How to treat an ankle sprain
11.11.19|Posted by Afsaneh Abedi

How to manage a sprained ankle with physiotherapy

Afsaneh Abedi is an Ascenti Physiotherapist based in the East Midlands. Having worked in a hospital setting and with a keen interest in musculoskeletal (MSK) physiotherapy, Afsaneh has seen many ankle injuries. Here is her expert advice about ankle sprains and how to manage them.

An ankle sprain is one of the most common musculoskeletal (MSK) injuries that physiotherapists see.

The predisposition of your ankle means that you can easily twist or put too much force on the area which can lead to damage. For example, when playing sports or if you accidently fall. 

What is a sprained ankle?

Your ankle joints are made up of bones that connect your feet to the bottom of your legs. 

These joints are supported and surrounded by a range of what we call soft-tissues, including muscles, tendons and ligaments. 

When you sprain your ankle you damage or tear some of these soft-tissues.

What are the symptoms of an ankle sprain?

The immediate pain and swelling can be worrying, but it’s important to remember that the majority of sprained ankles will heal and recover well with the correct treatment. 

The swelling is a natural part of the inflammation process and is your body’s way of protecting the injury site.  

Because your ankle is part of your lower body the fluid also collects, so it can swell a lot within the first 48 hours. 

How long does it take to recover from a sprained ankle?

We use a grading system from 1 -3 to diagnose the severity of ankle sprains.

You should be reassured that most ankle sprains are grade 1 or 2. 

Grade 1 ankle sprain

Used to describe a mild ankle sprain, strain or tear.  Your ankle injury will present with swelling and tenderness, but should heal within 2-3 weeks with the right care.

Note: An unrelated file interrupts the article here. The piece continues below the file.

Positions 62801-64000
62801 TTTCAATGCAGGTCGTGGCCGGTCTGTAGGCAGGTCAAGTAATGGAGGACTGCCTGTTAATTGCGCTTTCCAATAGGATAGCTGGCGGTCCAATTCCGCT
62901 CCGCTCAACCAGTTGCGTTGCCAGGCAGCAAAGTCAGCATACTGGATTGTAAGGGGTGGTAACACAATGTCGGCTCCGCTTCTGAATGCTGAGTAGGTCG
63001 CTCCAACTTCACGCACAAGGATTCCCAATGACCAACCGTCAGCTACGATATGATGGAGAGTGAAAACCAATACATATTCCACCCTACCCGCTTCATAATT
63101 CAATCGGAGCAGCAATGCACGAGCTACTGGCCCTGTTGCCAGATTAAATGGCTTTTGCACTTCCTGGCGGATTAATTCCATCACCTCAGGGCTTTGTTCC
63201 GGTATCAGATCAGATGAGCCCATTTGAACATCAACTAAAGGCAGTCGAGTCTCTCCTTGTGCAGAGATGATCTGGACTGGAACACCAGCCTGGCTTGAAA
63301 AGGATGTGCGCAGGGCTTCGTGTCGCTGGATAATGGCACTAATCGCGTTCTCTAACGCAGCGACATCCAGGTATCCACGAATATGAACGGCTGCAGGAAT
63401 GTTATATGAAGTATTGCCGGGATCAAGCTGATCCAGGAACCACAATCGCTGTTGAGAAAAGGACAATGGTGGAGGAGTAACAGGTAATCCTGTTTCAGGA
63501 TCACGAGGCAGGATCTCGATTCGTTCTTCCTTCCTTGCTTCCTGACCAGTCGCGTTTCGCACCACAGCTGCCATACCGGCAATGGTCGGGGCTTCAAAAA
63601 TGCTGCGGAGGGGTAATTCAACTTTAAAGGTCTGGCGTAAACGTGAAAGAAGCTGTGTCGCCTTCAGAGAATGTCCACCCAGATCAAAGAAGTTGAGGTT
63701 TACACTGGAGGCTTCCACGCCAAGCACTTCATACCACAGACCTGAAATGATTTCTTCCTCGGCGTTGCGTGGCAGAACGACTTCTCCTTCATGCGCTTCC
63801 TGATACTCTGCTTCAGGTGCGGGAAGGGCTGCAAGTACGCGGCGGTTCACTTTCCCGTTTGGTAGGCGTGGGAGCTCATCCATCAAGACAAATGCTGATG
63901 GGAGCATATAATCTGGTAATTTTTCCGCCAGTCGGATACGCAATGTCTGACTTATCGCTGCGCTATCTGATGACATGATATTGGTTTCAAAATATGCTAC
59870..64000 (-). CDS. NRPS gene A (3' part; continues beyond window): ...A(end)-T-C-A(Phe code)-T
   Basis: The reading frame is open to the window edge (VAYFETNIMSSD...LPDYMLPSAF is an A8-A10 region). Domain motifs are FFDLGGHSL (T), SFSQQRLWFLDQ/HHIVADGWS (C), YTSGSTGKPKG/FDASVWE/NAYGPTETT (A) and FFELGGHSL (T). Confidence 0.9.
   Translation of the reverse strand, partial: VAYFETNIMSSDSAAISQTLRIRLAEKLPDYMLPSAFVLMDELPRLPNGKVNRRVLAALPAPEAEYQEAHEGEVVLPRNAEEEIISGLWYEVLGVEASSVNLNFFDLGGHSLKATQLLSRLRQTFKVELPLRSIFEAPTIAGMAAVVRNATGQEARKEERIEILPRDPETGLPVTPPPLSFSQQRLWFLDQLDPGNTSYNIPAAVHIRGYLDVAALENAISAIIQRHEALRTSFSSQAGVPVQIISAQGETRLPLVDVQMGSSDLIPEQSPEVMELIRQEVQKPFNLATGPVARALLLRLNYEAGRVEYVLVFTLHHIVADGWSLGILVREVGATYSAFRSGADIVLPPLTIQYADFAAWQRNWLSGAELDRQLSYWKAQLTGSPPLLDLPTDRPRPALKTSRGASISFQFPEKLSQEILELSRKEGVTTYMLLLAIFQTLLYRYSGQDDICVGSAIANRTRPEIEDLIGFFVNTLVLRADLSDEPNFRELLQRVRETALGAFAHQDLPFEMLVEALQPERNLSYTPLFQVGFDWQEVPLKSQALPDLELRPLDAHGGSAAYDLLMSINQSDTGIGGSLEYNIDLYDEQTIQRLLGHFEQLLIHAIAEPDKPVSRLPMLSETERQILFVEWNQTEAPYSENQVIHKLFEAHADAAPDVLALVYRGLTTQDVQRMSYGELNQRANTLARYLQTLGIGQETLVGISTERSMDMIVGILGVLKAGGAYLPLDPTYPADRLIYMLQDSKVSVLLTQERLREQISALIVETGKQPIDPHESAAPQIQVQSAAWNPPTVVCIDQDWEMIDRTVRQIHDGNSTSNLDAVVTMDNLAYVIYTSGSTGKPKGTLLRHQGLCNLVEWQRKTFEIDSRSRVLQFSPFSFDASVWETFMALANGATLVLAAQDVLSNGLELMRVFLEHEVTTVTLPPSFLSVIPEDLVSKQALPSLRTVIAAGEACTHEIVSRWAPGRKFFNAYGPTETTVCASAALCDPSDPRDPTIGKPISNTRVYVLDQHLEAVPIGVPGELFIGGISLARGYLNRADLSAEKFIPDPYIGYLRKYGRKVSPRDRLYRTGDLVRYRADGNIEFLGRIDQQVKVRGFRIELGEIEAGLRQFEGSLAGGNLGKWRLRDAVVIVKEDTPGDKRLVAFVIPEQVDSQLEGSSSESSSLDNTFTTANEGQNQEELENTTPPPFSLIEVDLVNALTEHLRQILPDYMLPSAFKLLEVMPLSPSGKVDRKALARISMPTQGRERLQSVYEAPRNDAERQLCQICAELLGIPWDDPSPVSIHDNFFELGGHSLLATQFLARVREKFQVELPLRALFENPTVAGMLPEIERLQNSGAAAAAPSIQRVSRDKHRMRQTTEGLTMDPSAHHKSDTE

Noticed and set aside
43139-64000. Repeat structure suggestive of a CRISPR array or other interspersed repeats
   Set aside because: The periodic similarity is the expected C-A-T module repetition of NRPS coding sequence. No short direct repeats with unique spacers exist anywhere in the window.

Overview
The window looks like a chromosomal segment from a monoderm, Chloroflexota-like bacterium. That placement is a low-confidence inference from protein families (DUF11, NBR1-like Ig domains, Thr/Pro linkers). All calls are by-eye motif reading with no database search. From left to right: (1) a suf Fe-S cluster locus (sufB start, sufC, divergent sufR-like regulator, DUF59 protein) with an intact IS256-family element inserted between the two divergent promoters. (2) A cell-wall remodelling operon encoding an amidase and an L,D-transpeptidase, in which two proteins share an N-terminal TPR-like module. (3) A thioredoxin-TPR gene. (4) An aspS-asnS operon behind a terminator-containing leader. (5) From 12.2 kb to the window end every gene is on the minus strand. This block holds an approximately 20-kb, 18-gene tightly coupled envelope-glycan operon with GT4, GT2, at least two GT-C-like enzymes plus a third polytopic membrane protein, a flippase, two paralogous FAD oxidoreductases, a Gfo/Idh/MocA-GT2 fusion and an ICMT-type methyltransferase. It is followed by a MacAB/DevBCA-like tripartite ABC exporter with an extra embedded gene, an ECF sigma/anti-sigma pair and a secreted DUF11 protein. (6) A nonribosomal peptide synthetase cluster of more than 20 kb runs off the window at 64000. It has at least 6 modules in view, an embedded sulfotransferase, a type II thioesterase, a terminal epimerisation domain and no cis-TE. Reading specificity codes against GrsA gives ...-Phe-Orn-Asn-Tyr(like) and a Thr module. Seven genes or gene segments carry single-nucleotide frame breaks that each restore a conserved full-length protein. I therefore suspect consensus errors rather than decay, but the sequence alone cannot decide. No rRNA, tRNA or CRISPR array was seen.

Grade 2 ankle sprain

More extensive damage and with more soft-tissue involved. Your ankle injury can take between 4-8 weeks to recover fully and you will benefit from physiotherapy to help get you back on track. 

Grade 3 ankle sprain

Used to describe a serious or complete rupture or tear of the ankle, sometimes accompanied by a bone break. If you had a grade 3 ankle sprain you would require and be seeking urgent medical attention, for example by calling the NHS helpline on 111 or visiting A&E. Recovery timeframes will vary depending on what management is deemed most appropriate. 

What should I do within the first 1-3 days?

During the first 3 days of an ankle sprain, your body enters what we call the ‘inflammatory stage’. This stage is often the most painful and needs the correct management, known as PEACE: 

P Protection - avoid activities and movements that increase pain for the first few days.
E Elevation - elevate the injured limb higher than the heart as often as possible.
A Avoid taking anti-inflammatory medication as they can reduce tissue healing. Avoid icing for more than 5 minutes.